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Roman v. Lacayo


January 20, 2009


On appeal from the Superior Court of New Jersey, Chancery Division, Family Part, Camden County, FM-04-1129-02.

Per curiam.


Argued December 9, 2008

Before Judges Winkelstein, Gilroy and Chambers.

Defendant Allan Lacayo, Sr. appeals from the order of January 25, 2008, denying his motion to vacate the alimony and arrears awarded to his former wife, plaintiff Lorraine Roman.

We reverse and remand.

The parties were married on April 6, 1996, and had two children. In 1996, defendant, who was thirty-one years older than plaintiff, began receiving Social Security Disability payments, and when he turned sixty-five years old later that year, in place of those payments, he began receiving Social Security Retirement benefits in the sum of $1,000 per month. In September 2001, defendant was arrested for sexually assaulting plaintiff's daughter from a previous marriage. In November 2002, he was convicted of those charges and sentenced to nine years in prison. Plaintiff obtained a divorce from him on July 1, 2002.

On September 6, 2002, the trial court entered an order providing that defendant's Social Security checks be paid to plaintiff as alimony payments "so long as he is incarcerated." The order further provided that "[b]oth the plaintiff and the defendant may revisit the issue of alimony upon defendant's release from jail." Another order was entered on April 28, 2003, requiring that "defendant's social security check, in the amount of $1,000 per month, shall be paid to the Plaintiff, as alimony effective June 27, 2002, so long as defendant is incarcerated." That order also stated "[t]hat said support Order will continue in the amount of $1,000 per month from defendant's social security benefits until further order of the Court." As a result, based on these orders, defendant was obligated to provide plaintiff with $1,000 a month from his Social Security checks as alimony payments.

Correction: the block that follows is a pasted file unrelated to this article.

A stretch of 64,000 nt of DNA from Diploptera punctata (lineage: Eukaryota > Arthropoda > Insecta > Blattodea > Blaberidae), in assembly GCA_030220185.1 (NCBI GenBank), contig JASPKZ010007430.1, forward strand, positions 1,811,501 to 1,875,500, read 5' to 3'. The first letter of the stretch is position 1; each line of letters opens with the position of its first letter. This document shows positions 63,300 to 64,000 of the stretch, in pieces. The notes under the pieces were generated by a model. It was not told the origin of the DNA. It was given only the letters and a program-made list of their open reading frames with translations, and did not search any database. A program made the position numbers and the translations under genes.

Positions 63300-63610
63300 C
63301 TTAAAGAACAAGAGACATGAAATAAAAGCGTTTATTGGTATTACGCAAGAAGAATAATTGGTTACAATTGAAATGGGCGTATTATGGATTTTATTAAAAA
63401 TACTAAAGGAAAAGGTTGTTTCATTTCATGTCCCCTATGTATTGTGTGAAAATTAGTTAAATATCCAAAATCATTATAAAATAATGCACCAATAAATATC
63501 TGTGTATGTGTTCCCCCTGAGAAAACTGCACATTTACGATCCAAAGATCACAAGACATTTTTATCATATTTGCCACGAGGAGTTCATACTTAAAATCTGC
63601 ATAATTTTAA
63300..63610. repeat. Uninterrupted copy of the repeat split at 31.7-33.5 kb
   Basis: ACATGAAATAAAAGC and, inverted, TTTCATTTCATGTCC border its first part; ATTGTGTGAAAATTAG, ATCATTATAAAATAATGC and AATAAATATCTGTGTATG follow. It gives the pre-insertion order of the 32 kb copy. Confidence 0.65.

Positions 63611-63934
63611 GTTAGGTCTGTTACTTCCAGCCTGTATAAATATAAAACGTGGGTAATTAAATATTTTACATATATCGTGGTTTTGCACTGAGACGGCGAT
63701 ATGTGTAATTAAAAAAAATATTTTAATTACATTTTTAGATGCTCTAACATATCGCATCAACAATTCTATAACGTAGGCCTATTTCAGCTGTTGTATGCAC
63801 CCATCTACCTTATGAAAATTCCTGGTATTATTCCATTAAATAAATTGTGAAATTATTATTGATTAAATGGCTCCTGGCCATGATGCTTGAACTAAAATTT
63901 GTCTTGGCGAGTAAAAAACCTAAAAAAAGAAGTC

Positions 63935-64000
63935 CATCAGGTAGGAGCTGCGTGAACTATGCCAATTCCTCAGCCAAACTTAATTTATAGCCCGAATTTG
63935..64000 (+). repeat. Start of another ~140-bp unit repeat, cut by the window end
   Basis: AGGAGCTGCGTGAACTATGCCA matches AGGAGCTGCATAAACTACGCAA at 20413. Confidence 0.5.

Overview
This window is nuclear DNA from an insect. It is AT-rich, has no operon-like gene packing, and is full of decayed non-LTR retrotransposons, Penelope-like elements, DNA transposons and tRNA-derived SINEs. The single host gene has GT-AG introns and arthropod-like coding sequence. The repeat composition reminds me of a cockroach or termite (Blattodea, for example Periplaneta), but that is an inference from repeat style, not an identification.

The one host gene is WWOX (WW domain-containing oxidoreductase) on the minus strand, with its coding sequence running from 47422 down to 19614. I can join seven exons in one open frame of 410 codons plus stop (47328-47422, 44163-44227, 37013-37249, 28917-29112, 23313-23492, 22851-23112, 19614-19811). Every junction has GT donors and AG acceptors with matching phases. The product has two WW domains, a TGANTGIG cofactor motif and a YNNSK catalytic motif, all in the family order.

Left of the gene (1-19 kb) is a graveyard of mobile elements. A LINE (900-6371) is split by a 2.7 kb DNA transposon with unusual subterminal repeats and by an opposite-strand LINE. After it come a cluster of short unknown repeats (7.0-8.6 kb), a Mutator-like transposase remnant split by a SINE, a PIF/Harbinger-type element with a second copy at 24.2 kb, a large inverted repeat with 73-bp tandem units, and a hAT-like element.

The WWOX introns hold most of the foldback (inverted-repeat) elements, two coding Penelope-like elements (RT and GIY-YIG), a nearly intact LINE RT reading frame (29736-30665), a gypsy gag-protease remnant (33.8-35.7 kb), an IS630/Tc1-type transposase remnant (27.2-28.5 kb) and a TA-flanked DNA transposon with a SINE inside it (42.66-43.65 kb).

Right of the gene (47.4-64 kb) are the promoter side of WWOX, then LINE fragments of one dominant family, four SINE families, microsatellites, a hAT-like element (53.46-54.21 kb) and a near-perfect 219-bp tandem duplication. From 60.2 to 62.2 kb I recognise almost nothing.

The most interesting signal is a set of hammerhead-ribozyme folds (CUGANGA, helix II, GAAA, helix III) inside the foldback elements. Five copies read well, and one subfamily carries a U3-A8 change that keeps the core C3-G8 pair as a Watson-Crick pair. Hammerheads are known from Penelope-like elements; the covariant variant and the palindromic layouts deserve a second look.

Plaintiff did not receive the payments because defendant's Social Security checks were suspended by the federal government due to his incarceration. See 42 U.S.C.A. § 402(x)(1)(A)(i) (providing that social security benefits are forfeited during periods of incarceration attributable to a conviction). His Social Security payments stopped in February 2003, due to his incarceration. However, under the statute they should have stopped in December 2002, and as a result, defendant received two overpayments.*fn1

Defendant was released from prison on July 1, 2007, and his Social Security payments resumed in August 2007. The initial payment was for $928 but then the benefits increased to $1,163 beginning September 2007. The Social Security Administration is deducting $10 from each of his monthly payments as reimbursement for the two overpayments that were made while defendant was incarcerated.

After defendant's release from prison, plaintiff brought a motion seeking alimony arrears. On September 24, 2007, the trial court directed the Camden County Probation Department to provide an accounting of defendant's arrears, concluding that defendant was obligated to make alimony payments of $1,000 per month under the order of September 6, 2002, although an actual copy of the order had not been located at that time. Defendant was directed by the trial court to pay the arrears at the rate of $200 per month under a Social Security Wage garnishment. The order also terminated plaintiff's right to alimony retroactive to June 6, 2007, the date of her remarriage.